I had an errand to run in Port Alberni yesterday, and on the way back I stopped at Cathedral Grove to see The Big Tree. I’d missed it the last time I was there with Jamjarjude — it was in another part of the grove and we didn’t have time to trek there. But this time, I was on a mission.
But, of course, once you walk into Cathedral Grove, with its centuries-old redwoods, your pace is slowed and your mouth drops open. Because all you can do is look up.
The grove goes on for miles, but only a small portion of it is accessible. The paths are covered with moss, which drapes from branches like swags of green velvet.
The grove is so quiet… you tend to find yourself whispering. It is a place of awe.
Then the quiet is broken by the murmurings of a brook, and, for a moment, I bring my eyes back to earth, to reconnect.
I pass a lightning tree – a giant which has been immolated by a blast of lightning from a sky god…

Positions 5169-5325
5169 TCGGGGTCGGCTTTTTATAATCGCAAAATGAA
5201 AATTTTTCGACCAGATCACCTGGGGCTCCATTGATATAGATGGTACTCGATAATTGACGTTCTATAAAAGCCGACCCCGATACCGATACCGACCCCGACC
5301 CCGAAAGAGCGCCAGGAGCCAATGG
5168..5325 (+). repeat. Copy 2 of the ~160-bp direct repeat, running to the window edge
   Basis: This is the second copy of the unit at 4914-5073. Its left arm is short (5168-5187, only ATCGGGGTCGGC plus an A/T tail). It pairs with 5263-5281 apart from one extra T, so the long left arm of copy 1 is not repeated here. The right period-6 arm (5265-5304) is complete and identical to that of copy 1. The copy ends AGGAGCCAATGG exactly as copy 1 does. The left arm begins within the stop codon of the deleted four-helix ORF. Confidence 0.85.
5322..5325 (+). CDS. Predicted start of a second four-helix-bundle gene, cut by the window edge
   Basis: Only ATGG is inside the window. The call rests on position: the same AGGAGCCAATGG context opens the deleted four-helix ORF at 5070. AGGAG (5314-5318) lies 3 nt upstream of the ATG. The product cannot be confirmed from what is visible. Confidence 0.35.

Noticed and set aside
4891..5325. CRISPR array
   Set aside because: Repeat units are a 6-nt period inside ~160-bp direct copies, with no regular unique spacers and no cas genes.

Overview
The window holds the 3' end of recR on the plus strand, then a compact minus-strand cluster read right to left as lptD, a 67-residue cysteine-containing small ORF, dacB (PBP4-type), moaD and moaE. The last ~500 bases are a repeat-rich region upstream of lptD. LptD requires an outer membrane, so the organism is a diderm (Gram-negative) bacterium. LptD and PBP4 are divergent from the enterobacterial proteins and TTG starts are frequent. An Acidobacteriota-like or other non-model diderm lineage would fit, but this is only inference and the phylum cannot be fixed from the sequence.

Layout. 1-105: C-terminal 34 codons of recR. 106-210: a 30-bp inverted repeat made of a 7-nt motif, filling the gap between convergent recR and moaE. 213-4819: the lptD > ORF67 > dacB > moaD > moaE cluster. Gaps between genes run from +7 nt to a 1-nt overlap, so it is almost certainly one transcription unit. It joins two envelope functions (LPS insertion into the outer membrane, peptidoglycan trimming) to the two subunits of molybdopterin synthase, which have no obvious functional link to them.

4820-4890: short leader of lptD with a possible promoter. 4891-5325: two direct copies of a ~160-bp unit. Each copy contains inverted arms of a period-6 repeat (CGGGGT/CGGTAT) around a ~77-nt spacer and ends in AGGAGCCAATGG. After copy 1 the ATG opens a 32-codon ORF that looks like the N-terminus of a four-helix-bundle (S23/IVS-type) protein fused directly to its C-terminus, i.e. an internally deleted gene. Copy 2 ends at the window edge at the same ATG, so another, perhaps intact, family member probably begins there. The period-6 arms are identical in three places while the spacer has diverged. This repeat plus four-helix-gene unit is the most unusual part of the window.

…just the one tree, in the middle of the forest, all its neighbours untouched.
Then, it is there. The Big Tree. A Douglas fir eight hundred years old. Already 300 years old when Columbus set foot on the New World. Born at the end of the 12th century, when Richard The Lion-Heart was on the throne of England, and Genghis Khan’s armies overran Asia. Still alive. A connection to all that has lived since it’s birth.
Seventy-six metres tall, nine metres round, taller than the Leaning Tower of Pisa. And still growing. It has another two hundred years to go before it starts its decline.
And I touched it of course.